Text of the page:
Why Doesn’t Vinyl Siding Last Forever?

Vinyl is a durable and long-lasting material. However, vinyl siding lifespans can vary. Factors such as panel thickness, installation method, and even panel length can affect how long your siding will last. As a result, you'll often find many different numbers for vinyl siding lifespans online. Still, you can expect most vinyl to last at least several decades.

Of course, it may be surprising that you need to replace your siding at all. Vinyl cleans relatively easily, and the material won't meaningfully degrade over its typical lifespan, so why do you need to replace your siding? Ultimately, there are several reasons why your vinyl may require replacement after decades of service, including these three common causes.

1. Color Fading

Like most plastic materials, vinyl is vulnerable to damage from ultraviolet light. The colorfastness of your vinyl will depend on numerous factors, although more premium brands tend to hold their color for longer. All vinyl will fade as it ages, but the overall change in appearance may not be particularly drastic until the siding is fairly old.

Surprisingly, repainting your vinyl siding is an option. Repainting may be worth considering if you're looking to save money, but it's a relatively laborious job that isn't cheap. More importantly, it won't solve other underlying issues with your siding. While it's worth keeping your options open, replacing your vinyl is often a better long-term solution than repainting very old siding.

2. Weather Damage

Weather damage is undoubtedly one of the most dramatic reasons for siding failure. The weather can affect your siding in numerous ways, including damage from hail and wind-driven debris. However, gusty winds can damage your siding even if they don't cause any physical impacts. Heavy winds can become "caught" under the siding, separating its joints or pulling it away from its nail.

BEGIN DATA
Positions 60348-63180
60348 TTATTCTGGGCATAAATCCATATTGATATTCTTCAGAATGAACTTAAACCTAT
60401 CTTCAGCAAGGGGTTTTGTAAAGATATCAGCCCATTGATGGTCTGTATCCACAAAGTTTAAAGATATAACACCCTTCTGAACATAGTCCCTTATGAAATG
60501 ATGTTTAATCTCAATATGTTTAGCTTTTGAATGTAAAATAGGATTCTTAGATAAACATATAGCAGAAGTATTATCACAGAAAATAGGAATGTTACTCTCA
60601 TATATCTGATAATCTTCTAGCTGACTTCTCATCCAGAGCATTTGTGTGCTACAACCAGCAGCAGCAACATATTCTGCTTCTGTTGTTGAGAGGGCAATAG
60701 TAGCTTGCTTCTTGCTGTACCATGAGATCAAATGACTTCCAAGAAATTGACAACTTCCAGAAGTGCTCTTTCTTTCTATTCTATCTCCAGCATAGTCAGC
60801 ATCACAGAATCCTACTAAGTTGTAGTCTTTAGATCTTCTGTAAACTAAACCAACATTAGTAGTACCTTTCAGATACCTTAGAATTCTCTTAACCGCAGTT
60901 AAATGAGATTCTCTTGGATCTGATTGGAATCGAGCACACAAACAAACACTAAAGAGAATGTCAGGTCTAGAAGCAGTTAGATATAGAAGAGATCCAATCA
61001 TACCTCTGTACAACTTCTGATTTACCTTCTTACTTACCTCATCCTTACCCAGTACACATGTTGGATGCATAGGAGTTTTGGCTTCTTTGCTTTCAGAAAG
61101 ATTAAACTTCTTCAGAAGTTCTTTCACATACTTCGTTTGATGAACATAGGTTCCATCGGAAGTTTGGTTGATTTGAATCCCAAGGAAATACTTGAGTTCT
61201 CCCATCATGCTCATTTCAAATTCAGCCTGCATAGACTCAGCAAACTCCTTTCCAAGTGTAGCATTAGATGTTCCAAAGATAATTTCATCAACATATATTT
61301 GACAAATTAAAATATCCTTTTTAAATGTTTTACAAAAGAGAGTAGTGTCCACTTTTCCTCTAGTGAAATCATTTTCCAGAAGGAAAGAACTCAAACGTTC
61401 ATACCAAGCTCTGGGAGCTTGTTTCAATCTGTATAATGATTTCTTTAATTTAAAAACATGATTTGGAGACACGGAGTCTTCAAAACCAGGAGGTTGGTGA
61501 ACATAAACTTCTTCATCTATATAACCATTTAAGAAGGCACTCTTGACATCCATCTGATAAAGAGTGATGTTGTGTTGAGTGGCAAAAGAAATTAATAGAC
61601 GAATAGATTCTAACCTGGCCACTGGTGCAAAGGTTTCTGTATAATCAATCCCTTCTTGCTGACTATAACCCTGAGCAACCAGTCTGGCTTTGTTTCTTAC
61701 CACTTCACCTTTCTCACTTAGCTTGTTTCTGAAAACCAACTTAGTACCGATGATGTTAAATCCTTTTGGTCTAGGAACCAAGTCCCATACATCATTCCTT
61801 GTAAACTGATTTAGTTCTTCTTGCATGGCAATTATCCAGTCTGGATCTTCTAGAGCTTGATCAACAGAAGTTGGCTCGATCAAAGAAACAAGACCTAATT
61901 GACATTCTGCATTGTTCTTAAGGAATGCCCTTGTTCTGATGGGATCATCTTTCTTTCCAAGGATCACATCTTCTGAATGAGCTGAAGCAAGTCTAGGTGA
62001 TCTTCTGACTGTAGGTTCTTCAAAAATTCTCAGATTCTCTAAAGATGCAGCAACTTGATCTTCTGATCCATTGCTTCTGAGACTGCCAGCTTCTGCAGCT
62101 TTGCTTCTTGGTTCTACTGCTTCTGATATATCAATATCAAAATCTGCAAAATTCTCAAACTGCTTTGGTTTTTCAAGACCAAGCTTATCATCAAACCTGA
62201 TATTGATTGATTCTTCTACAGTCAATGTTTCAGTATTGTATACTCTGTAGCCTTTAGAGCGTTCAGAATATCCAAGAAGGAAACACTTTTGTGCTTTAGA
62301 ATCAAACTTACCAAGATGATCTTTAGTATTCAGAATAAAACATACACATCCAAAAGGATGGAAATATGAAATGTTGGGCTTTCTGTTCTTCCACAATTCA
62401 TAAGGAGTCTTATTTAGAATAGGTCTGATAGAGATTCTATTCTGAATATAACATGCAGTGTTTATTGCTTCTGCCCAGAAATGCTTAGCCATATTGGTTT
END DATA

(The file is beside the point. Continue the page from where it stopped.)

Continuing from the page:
You can often repair these problems, but you may not always notice them when they occur. Weather damage can accumulate over time, with relatively minor wind damage loosening or damaging panels across your home. Give enough time, replacing your old and worn-out vinyl siding is often more cost-effective than conducting numerous spot repairs across your home.

 3. Water Infiltration

Like the shingles on your roof, your home's siding is a barrier against water infiltration. However, like your roofing shingles, your vinyl siding isn't watertight. Instead, it forms an outer layer that directs water away from the underlayment and sheathing. Problems with your vinyl, such as loose panels, cracks, or other damage, can allow water to infiltrate these lower layers and cause damage.

While one or two areas may be repairable, widespread water infiltration is a good sign that your siding is old enough to require replacement. Since the cost of dealing with water damage to your home can be so high, replacing your siding is often a much more cost-effective option than risking further water infiltration.

For more information, contact a company such as FB Roofing & Siding, Inc.